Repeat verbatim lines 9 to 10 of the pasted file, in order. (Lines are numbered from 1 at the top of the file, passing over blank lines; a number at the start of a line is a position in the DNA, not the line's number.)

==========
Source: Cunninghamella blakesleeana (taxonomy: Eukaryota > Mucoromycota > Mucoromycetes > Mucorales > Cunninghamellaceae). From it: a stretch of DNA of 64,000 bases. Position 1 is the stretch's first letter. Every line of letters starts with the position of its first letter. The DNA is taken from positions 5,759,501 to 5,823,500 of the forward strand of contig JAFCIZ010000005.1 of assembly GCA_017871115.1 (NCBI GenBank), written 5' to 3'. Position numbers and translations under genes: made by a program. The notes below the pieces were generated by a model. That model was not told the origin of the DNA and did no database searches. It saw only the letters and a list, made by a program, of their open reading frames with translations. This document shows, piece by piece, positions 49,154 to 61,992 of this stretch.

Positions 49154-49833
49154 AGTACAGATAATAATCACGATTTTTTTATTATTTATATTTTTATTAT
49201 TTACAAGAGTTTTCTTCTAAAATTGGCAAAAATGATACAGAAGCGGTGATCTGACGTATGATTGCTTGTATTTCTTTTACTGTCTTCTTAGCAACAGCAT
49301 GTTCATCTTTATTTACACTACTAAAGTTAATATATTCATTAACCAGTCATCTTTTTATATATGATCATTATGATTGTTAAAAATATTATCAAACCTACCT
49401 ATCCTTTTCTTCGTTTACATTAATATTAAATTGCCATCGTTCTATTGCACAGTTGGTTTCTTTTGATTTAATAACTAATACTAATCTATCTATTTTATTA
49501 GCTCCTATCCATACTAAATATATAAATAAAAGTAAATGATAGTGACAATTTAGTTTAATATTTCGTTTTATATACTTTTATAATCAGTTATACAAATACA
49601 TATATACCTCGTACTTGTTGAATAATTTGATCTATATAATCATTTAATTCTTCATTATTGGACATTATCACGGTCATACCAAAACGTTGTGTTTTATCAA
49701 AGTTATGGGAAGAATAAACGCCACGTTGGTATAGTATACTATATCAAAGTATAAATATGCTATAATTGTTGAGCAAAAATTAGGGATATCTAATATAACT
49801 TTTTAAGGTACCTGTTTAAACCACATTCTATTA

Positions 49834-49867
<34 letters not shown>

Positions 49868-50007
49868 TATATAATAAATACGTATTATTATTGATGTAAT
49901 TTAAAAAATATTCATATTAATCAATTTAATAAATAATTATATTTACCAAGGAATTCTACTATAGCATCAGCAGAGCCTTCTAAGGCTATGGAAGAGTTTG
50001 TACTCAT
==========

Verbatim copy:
49701 AGTTATGGGAAGAATAAACGCCACGTTGGTATAGTATACTATATCAAAGTATAAATATGCTATAATTGTTGAGCAAAAATTAGGGATATCTAATATAACT
49801 TTTTAAGGTACCTGTTTAAACCACATTCTATTA